Anyone who travels frequently will tell you that one of the greatest innovations of the past decade has been the TSA PreCheck.
It’s so simple and effective that it makes you wonder why no one thought of it before. This example can serve as adequate inspiration for businesses, especially as the markets show no signs of recovery: How can companies, hoping to retain revenue during the recession, do something similar?
Companies should be offering an express lane when times are tight so customers can get into the online store, check out and be done without any roadblocks or friction to mar their experience.
How do we create customer experiences that are equivalent to the TSA PreCheck to help us retain revenue?
The biggest stumbling block for repeat customers and retained revenue might come from an unlikely place — your security protocols.
Know thy customer: A password-less future
It is critical to understand if a visitor to your site is a new customer trying to create an account, a returning customer or a fraudster trying to steal your customer data. If you can determine whether someone is a legitimate customer up front, you won’t have to verify their email addresses or phone numbers during the account creation workflow — friction that security teams introduce to keep things secure.
I read a sobering statistic recently: While U.S. businesses will lose $95 billion to fraud this year, incorrectly identifying prospective and returning customers will cost those businesses almost $1.8 trillion.
About 58% of U.S. consumers abandon their cart due to difficulties managing their password, according to the FIDO Alliance. This shows us that you should grease the wheels of the sale in any way possible. In times of recession, you have to make things easier, not more difficult.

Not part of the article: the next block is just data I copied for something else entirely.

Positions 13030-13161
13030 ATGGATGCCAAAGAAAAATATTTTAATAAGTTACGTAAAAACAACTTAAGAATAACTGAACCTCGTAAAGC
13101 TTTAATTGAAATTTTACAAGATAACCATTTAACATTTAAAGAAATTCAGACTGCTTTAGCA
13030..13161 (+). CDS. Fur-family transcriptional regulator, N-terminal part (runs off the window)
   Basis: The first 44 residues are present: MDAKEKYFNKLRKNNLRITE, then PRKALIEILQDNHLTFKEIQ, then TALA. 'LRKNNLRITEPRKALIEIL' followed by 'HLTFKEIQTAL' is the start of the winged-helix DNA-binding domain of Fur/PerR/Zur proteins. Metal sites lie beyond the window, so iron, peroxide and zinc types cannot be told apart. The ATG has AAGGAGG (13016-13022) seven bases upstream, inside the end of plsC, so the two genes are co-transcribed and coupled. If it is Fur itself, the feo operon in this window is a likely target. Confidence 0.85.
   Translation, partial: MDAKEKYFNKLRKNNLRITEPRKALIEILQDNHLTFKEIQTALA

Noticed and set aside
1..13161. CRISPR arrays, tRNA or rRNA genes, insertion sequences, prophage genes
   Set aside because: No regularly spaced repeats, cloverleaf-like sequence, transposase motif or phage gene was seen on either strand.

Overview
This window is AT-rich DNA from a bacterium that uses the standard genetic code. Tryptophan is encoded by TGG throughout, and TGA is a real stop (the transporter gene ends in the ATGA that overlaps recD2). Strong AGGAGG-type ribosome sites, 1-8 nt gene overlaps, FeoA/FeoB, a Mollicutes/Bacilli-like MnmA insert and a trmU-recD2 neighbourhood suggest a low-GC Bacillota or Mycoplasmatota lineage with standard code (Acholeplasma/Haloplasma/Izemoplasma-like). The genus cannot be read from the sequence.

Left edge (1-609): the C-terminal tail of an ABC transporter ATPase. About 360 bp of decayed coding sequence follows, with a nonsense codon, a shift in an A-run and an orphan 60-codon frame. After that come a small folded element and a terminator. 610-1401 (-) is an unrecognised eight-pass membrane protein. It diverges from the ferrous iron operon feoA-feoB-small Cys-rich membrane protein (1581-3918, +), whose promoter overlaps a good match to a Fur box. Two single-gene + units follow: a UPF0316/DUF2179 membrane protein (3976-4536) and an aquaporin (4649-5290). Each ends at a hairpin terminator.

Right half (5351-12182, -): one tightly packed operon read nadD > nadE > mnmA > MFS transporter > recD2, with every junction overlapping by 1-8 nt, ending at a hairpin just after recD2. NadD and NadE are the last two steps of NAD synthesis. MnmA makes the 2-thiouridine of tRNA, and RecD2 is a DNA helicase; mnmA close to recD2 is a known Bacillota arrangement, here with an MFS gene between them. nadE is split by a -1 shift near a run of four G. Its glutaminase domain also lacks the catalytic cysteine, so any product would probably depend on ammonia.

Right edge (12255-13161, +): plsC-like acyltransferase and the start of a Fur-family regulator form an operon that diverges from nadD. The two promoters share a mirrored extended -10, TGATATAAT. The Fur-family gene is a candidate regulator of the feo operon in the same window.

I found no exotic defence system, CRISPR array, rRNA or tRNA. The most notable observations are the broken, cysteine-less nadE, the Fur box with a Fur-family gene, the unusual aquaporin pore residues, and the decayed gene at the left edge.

A business can very likely calculate the cost it incurs to get each new individual to create an account on their site or app. It should also know what the lifetime value (LTV) of a customer is and what impact its brand reputation has when things don’t go right. In other words, a company should be aware of how many potential new customers complete the sign-up form but are then challenged to “verify their email” and never do so.
|Number of monthly accounts created||50,000|
|Percentage of incomplete account creations||9.00|
|Number of accounts incomplete or churned||4,500|
|Lost LTV due to churn||$225,000|
|Percentage of LTV attributed to cost of acquisition||10|
|Monthly cost of acquisition lost||$22,500|
|Percentage of LTV attributed to brand reputation damage||1|
|Total monthly brand reputation damage||$2,250|
|Total loss per month||$249,750|
|Annual loss due to account churn||$2,997,000|
Let’s say you see 50,000 accounts created per month, and 9% (the industry average) never complete the sign-up process due to the authentication step. If your LTV is $50 and your cost of acquisition is 10% of LTV ($5), and your brand reputation damage was 1% of LTV ($0.50), then your security measures are costing you nearly $2.5 million per year.
This article was originally published on TechCrunch.com. Read More on their website.